Sabermetrics/analytics undermines the debate. They try to interject absolutes.
About as much as traditional stats try to interject absolutes. Reggie Jackson is known as the ultimate “clutch” hitter. Though stats have indicated that “clutch” hitting isn’t a repeatable skill, people still reference it. Wanna know how “clutch” Reggie Jackson was in the playoffs? He hit .278/.358/.527. Still very good. Hardly otherworldly.
No one will ever convince me that John Elway isn’t the greatest quarterback/football player in NFL history.
Oh, I’m sorry. Are you trying to interject absolutes or just form an opinion? Wait! Do you know what this means? You are the only human being to not be “ruined” by stat geeks! God be praised! If only you can teach some lowly mortal to form an opinion and steadfastly stick to it, then we’d be in business.
Is it a coincidence that James and Manning have both struggled in postseason play?
Okay, I’ll acquiesce on Bron Bron (even though you saw this year how much he meant to the Cavs) but Peyton has actually won a Super Bowl. In fact, he won the Super Bowl MVP but apparently being the best player in the most important game of the season means about as much to you as dieting.
They’re in our imaginations and our individual interpretation of what we witness.
Here is where I applaud you. You articulated, so beautifully, the inherent problem with the subjective. How someone remembers something isn’t always how it happened. Also, how someone interprets something isn’t always how it happened. Remember when Michael Jordan could fly through the air? Well, he couldn’t. It only seems that way because his body stretches causing his head’s path to the rim to stay flat resulting in an optical illusion. However, his center of gravity still obeys Newton’s Law of Universal Gravitation. Go figure. The objective debunking the subjective.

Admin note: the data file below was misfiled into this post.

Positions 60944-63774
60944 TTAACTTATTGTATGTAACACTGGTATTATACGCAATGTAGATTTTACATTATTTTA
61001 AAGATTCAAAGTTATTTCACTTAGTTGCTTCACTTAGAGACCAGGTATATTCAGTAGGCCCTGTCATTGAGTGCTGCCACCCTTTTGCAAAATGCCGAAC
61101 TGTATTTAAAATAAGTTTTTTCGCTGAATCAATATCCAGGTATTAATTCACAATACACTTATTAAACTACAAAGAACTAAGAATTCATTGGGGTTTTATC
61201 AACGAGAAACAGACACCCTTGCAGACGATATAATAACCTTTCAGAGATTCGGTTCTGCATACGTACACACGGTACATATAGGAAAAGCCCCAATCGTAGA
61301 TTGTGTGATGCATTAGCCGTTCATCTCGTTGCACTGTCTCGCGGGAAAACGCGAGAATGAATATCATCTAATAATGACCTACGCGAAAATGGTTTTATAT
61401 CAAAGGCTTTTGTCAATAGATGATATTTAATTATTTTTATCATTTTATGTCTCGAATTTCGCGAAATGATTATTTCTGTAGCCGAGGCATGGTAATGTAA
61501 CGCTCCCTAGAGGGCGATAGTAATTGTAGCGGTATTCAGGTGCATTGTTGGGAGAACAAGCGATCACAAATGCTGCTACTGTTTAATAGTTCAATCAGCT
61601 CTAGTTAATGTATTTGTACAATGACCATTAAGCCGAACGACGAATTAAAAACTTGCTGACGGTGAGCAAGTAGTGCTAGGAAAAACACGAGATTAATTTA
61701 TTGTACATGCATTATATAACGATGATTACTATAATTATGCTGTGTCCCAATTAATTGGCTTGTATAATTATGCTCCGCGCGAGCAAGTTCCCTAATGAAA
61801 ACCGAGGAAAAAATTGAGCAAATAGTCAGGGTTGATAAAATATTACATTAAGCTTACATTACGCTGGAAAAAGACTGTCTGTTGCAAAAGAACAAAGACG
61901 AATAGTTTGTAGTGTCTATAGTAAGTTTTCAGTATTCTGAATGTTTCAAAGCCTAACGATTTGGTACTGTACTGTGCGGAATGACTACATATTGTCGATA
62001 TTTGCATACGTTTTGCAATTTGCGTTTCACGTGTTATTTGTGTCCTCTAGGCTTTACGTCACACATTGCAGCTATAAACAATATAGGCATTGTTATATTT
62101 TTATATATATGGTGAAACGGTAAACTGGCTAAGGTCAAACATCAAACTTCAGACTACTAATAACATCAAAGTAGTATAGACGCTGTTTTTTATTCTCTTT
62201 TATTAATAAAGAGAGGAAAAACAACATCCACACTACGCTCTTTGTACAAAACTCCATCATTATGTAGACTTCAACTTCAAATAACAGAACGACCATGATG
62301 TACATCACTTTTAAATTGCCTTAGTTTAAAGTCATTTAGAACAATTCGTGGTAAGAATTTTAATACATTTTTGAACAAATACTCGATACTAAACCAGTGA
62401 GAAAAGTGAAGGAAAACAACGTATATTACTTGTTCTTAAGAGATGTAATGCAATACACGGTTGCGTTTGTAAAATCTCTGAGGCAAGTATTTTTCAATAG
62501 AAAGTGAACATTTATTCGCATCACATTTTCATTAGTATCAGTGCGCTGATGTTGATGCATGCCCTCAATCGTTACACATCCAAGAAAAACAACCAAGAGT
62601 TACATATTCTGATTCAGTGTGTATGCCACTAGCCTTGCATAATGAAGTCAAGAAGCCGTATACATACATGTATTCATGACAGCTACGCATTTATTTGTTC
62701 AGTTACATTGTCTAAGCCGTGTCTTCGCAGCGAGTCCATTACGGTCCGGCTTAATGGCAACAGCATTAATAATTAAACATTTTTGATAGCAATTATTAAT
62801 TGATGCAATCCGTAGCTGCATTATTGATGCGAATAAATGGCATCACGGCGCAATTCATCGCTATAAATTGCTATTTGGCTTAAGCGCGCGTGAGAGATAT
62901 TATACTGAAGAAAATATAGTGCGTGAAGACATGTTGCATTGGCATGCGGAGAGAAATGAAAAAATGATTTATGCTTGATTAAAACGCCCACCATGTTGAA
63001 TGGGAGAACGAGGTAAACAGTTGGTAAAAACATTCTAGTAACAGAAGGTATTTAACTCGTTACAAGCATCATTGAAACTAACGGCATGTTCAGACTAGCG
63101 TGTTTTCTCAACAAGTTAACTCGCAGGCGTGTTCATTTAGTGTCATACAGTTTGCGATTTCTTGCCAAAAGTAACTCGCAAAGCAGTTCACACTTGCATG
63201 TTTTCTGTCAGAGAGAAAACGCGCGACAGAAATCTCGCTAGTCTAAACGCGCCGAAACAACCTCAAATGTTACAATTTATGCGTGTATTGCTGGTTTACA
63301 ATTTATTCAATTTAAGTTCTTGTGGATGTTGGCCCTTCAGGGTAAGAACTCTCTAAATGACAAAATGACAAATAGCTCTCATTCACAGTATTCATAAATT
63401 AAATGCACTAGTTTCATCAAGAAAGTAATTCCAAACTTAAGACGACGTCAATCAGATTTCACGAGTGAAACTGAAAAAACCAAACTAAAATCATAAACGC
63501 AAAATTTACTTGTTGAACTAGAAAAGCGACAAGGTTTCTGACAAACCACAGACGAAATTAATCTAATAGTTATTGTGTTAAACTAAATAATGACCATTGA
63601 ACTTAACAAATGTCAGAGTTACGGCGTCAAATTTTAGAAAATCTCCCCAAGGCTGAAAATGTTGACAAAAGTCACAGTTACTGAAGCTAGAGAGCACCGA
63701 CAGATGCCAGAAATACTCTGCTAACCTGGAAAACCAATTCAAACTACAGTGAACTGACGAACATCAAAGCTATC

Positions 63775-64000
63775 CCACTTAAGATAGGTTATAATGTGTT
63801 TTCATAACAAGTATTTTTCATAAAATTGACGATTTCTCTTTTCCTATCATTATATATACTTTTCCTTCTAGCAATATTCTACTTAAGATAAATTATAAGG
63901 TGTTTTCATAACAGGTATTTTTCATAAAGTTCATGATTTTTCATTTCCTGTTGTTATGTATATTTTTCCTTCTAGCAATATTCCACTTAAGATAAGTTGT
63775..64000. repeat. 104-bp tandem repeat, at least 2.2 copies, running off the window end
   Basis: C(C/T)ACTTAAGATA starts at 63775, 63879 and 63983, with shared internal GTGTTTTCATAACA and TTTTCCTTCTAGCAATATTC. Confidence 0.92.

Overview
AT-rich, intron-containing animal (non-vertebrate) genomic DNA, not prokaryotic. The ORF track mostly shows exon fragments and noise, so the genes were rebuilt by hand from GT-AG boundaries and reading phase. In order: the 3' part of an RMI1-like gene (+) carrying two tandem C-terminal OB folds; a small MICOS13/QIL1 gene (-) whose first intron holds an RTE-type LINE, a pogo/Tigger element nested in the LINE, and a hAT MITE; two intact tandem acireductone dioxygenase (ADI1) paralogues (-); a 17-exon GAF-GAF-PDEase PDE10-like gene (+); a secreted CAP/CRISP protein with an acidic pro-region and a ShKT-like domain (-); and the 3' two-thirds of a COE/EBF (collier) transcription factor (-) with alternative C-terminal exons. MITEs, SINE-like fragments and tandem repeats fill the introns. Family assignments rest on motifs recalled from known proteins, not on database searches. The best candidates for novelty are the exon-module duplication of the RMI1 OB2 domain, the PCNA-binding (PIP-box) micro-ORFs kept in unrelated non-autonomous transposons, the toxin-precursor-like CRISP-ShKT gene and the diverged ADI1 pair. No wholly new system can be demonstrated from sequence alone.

When the “Moneyball” movie hysteria subsides, I hope the sabermeticians STFU.
The “Moneyball” book actually revolutionized baseball but somehow you still deny its application. And STFU? What are you? A 12-year-old girl fighting with her boyfriend over text message? Also, learn to spell.
Perhaps the most disappointing thing about Whitlock’s crippling immaturity is his utter lack of open-mindedness. He sees sabermetrics as a tool to wipe out the enjoyment of sports. Sabermetrics tries to find the factors most appropriate to evaluate a player. And since intangibles are presently unquantifiable, they can’t be taken into account. Once someone finds a way to quantify, say, “leadership,” then you can bet it’ll be reflected in the stats. Perhaps John Elway is the greatest quarterback of all-time and conversely, maybe Donovan McNabb is underrated. Wouldn’t learning that make McNabb fans feel better about his legacy and thus enjoy it more? If it works on one side, it’ll work on the other side.
I imagine that his obsequiousness for the presently unquantifiable is largely due to the idea of sports romanticism. Our favorite players transcend the sport and reach an echelon reserved for the very elite. It’s love in its own way. Some fans mentally genuflect merely at the thought of somebody like John Elway or Michael Jordan ultimately inflating their respective contributions to the sport pushing their existence into the mythical arena. There’s a time and place for that but evaluating a player’s ability has no room for it.
How many times have we heard “overrated” or “he was a bad signing?” What are those based off of? Usually, it’s based off a player’s contribution to the team. How is that quantified? By stats. Whitlock’s monstrosity is a contradiction wrapped inside of a caricature. It shouldn’t be taken seriously and I sincerely hope he admits that it was satire.
How are these professional journalists allowed to name call and dismiss a group of people whose own beliefs about stats are shared with front offices running major sports teams? The fact that Bill James in employed by the Boston Red Sox should be enough to shut the Jason Whitlocks of the world up. I don’t think of any less of somebody who doesn’t know or understand or agree with sabermetrics because… who cares? If sports for fans are really about enjoyment, why can’t someone enjoy it in their own way? Why must anybody adhere to Whitlock’s (seemingly absent) rules of enjoyment? Enjoy the game that way you want to enjoy it. What’s the matter with that?
Editor’s Note: Terry would like to thank FireJoeMorgan for the inspiration.